The other day I was asked if I thought the environment and climate in which an artist works affects the work produced by that artist. I think this is an interesting question, and it's one I've been mulling over for a while. I will provide my answer, but I would be very interested in what you, the readers (Dawn) think.
In my opinion, the environment and climate in which an artist works has an indirect affect on the work produced. I say this because the environment will contribute to the mood of the artist, and this will in turn affect the outcome of the work. I have two stories to back this up.
When I was in Scotland, I met an artist from the United States who had spent the first six months (this was early June) living and working in Scotland. He was having an exhibition of his work from that six month period. The work from late February had a particularity somber palette. The subject matter also took on a drastically morbid character. When asked about this, he commented that at that time of year (Scotland is further North than any of the contiguous States)the sun sets at 2:30 0r 3:00 or something. He said it was always dark, and he was sick of it. His painting strongly reflected his mood.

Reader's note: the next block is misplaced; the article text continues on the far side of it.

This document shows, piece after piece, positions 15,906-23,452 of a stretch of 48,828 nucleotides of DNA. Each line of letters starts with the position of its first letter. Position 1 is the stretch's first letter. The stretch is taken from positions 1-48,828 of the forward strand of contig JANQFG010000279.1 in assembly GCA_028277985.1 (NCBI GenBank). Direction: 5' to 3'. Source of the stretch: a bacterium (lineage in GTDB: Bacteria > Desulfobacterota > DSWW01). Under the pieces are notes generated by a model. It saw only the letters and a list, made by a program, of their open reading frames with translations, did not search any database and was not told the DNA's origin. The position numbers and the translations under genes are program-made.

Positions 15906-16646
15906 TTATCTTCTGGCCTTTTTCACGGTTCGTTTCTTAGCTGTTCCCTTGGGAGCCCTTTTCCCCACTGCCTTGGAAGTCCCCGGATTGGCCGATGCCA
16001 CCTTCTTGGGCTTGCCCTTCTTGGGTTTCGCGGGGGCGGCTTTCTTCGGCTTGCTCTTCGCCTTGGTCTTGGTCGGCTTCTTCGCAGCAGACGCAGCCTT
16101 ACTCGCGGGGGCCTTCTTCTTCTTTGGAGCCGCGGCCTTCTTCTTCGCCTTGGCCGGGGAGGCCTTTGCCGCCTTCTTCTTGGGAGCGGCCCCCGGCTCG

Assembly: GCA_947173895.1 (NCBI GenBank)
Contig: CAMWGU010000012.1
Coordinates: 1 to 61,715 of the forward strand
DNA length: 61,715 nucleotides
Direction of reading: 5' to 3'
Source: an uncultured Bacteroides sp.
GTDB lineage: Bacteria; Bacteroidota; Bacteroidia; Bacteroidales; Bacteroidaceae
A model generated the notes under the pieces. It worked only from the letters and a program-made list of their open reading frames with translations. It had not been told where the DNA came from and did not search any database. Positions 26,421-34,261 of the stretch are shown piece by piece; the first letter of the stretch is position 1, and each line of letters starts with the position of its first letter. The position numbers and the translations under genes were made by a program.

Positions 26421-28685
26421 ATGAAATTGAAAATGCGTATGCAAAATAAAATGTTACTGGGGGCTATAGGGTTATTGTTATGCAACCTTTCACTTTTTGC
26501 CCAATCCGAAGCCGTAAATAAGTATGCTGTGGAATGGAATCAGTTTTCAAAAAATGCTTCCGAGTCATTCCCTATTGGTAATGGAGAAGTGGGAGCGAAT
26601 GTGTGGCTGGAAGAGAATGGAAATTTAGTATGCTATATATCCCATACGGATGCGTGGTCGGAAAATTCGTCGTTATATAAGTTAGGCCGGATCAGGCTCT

Story number two. When I was in art school I began as a ceramics major. I later switched to 2-D media for several reasons. One of those reasons however, was the environment of the classroom where ceramics were taught. There were very few windows, and of these they only let in a minimum amount of light. It was dank, all the walls were gray cinder block, and it was near the blacksmith studios, so there were a number of air filter stacks from all the fires used to shape and bend metal. It was a rather unpleasant place to spend any period of time. This environment shaped my mood, and my work suffered because if it. I had to get out of there, so I switched specializations.
So there you have it. Two stories about environment affecting the work artists produce. I am very interested in your thoughts. So leave your comments in the comment section, and I will see you next week.